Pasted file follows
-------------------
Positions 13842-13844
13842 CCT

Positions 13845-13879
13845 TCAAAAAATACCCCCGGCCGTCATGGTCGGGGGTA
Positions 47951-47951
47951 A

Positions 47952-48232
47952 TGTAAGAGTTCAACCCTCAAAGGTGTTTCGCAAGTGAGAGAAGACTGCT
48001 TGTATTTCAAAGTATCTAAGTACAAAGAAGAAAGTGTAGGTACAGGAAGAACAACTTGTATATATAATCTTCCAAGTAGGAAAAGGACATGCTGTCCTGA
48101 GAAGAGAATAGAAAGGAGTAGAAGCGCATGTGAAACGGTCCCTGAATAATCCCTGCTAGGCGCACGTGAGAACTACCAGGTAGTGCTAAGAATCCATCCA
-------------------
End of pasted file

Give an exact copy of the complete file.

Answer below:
Positions 13842-13844
13842 CCT

Positions 13845-13879
13845 TCAAAAAATACCCCCGGCCGTCATGGTCGGGGGTA
Positions 47951-47951
47951 A

Positions 47952-48232
47952 TGTAAGAGTTCAACCCTCAAAGGTGTTTCGCAAGTGAGAGAAGACTGCT
48001 TGTATTTCAAAGTATCTAAGTACAAAGAAGAAAGTGTAGGTACAGGAAGAACAACTTGTATATATAATCTTCCAAGTAGGAAAAGGACATGCTGTCCTGA
48101 GAAGAGAATAGAAAGGAGTAGAAGCGCATGTGAAACGGTCCCTGAATAATCCCTGCTAGGCGCACGTGAGAACTACCAGGTAGTGCTAAGAATCCATCCA